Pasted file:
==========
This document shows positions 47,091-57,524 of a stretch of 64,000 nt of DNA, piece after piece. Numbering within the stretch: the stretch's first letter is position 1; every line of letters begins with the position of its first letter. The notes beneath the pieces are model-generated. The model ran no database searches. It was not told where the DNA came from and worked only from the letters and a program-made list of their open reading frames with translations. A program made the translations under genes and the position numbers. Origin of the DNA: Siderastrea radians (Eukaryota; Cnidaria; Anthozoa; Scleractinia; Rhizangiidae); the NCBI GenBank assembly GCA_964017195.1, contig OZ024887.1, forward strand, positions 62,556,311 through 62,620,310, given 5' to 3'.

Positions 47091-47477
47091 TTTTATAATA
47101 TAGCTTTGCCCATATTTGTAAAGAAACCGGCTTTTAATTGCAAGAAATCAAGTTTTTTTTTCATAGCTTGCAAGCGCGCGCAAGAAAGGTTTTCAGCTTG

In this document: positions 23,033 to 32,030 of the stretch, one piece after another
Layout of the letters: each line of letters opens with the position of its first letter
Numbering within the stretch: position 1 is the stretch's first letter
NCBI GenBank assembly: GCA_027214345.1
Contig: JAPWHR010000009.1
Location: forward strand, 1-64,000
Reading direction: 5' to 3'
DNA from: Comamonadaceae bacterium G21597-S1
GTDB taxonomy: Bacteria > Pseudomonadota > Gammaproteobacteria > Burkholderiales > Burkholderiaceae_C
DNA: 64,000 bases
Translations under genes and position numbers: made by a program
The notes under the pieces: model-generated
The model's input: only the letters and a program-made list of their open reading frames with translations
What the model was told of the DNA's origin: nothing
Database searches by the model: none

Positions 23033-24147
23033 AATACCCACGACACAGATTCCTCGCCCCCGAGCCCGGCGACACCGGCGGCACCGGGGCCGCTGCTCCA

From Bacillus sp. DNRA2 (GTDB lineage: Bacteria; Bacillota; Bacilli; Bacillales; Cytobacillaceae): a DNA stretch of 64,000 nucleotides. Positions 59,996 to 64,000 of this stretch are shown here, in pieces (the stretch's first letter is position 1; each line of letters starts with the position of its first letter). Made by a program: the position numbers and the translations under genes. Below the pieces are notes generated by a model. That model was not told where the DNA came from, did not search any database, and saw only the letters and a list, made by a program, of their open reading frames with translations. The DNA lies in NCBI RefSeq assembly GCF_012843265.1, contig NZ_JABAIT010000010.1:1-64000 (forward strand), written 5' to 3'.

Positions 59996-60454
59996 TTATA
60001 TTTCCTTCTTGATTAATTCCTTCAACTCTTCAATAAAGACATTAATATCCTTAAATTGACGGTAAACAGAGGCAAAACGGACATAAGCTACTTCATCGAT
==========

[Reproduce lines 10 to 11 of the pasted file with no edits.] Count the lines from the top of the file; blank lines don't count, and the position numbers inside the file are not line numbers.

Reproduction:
Location: forward strand, 1-64,000
Reading direction: 5' to 3'